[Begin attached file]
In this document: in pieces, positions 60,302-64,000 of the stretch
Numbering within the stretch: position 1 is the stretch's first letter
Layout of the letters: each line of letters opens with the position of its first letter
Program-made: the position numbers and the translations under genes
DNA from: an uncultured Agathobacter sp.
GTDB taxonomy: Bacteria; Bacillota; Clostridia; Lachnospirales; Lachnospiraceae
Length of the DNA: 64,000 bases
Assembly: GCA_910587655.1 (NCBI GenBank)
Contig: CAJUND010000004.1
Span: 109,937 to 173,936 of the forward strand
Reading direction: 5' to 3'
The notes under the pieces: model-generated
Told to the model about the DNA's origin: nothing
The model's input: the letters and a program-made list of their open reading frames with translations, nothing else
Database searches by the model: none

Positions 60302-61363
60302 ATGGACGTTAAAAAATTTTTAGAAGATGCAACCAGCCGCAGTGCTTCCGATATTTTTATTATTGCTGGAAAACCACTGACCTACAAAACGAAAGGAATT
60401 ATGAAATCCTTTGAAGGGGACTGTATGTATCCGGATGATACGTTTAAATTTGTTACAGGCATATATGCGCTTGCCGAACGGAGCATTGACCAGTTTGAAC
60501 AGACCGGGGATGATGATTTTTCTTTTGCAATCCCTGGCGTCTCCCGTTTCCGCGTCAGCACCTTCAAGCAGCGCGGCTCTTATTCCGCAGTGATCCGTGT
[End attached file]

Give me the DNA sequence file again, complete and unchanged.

In this document: in pieces, positions 60,302-64,000 of the stretch
Numbering within the stretch: position 1 is the stretch's first letter
Layout of the letters: each line of letters opens with the position of its first letter
Program-made: the position numbers and the translations under genes
DNA from: an uncultured Agathobacter sp.
GTDB taxonomy: Bacteria; Bacillota; Clostridia; Lachnospirales; Lachnospiraceae
Length of the DNA: 64,000 bases
Assembly: GCA_910587655.1 (NCBI GenBank)
Contig: CAJUND010000004.1
Span: 109,937 to 173,936 of the forward strand
Reading direction: 5' to 3'
The notes under the pieces: model-generated
Told to the model about the DNA's origin: nothing
The model's input: the letters and a program-made list of their open reading frames with translations, nothing else
Database searches by the model: none

Positions 60302-61363
60302 ATGGACGTTAAAAAATTTTTAGAAGATGCAACCAGCCGCAGTGCTTCCGATATTTTTATTATTGCTGGAAAACCACTGACCTACAAAACGAAAGGAATT
60401 ATGAAATCCTTTGAAGGGGACTGTATGTATCCGGATGATACGTTTAAATTTGTTACAGGCATATATGCGCTTGCCGAACGGAGCATTGACCAGTTTGAAC
60501 AGACCGGGGATGATGATTTTTCTTTTGCAATCCCTGGCGTCTCCCGTTTCCGCGTCAGCACCTTCAAGCAGCGCGGCTCTTATTCCGCAGTGATCCGTGT